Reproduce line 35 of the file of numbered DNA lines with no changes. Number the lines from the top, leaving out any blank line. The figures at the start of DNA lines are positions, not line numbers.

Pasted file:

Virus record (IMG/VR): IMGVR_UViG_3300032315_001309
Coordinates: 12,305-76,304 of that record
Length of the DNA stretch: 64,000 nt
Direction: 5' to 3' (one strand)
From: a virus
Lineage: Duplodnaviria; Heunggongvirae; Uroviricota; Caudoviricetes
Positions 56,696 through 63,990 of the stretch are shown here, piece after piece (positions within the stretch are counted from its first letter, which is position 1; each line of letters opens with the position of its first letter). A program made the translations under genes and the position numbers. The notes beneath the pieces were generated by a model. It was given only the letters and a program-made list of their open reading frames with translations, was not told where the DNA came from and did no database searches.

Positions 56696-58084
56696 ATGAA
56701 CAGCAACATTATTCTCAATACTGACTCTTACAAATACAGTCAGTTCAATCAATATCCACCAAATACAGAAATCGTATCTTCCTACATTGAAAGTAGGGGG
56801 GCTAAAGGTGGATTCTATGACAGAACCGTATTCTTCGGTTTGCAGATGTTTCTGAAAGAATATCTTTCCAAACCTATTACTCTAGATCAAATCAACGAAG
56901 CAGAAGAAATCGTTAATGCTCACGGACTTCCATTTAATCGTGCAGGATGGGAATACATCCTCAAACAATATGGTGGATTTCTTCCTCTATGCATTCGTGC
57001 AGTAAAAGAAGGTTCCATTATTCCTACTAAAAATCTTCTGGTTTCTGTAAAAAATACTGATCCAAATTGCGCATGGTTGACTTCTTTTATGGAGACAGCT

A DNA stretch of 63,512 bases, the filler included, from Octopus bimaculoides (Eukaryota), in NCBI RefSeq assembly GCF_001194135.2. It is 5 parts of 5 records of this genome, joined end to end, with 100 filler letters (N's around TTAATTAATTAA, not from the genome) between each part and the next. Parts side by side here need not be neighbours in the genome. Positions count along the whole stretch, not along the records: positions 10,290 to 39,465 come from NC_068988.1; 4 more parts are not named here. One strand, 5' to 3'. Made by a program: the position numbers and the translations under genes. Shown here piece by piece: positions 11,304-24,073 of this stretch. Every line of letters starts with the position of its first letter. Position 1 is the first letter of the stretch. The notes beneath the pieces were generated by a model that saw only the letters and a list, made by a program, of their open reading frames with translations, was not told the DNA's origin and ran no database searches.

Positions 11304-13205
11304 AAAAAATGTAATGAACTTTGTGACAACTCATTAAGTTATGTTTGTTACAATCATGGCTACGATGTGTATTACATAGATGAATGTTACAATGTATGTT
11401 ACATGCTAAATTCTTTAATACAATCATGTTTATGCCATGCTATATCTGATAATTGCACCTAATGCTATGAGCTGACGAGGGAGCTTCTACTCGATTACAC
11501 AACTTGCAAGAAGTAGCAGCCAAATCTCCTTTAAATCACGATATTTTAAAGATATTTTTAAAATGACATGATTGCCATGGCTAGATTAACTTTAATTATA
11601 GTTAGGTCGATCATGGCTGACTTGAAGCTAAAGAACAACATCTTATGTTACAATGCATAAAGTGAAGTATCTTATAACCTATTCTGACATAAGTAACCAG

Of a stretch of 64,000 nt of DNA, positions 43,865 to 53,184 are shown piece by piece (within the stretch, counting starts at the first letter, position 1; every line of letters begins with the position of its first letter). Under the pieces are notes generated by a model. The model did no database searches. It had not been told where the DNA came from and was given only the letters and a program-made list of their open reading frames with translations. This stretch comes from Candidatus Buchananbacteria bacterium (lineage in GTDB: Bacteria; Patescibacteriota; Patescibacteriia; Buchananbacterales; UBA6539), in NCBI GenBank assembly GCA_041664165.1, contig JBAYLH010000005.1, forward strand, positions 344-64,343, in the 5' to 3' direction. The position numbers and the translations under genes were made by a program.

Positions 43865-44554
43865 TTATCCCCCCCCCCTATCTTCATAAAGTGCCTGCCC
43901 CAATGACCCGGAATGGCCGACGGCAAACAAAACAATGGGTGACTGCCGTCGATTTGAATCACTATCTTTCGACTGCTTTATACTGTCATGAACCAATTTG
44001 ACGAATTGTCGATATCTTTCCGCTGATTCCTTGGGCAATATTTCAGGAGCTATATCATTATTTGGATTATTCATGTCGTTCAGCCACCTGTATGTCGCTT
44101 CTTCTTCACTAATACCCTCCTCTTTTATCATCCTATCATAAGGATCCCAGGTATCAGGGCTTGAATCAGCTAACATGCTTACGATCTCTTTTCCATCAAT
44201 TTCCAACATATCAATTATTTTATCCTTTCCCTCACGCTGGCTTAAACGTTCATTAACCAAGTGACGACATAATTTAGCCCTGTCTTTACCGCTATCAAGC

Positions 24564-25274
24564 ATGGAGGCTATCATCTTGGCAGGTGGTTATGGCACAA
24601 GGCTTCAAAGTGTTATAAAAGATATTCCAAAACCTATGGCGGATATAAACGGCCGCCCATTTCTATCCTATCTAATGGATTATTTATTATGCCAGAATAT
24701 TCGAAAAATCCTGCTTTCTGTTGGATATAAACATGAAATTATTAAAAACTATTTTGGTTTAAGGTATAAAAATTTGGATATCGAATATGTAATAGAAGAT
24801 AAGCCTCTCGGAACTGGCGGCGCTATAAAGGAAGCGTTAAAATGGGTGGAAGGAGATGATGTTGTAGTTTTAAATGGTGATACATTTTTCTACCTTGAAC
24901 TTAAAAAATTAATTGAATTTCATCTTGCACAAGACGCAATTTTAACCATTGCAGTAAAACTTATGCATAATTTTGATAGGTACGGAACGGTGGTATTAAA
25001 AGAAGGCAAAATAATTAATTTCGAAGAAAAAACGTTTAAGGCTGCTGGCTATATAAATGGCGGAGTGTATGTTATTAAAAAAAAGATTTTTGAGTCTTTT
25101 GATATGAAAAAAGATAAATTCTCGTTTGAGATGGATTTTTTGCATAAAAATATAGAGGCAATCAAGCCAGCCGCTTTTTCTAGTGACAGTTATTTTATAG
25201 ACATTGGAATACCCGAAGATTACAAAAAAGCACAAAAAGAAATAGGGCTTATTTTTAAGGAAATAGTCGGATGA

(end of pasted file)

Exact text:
25201 ACATTGGAATACCCGAAGATTACAAAAAAGCACAAAAAGAAATAGGGCTTATTTTTAAGGAAATAGTCGGATGA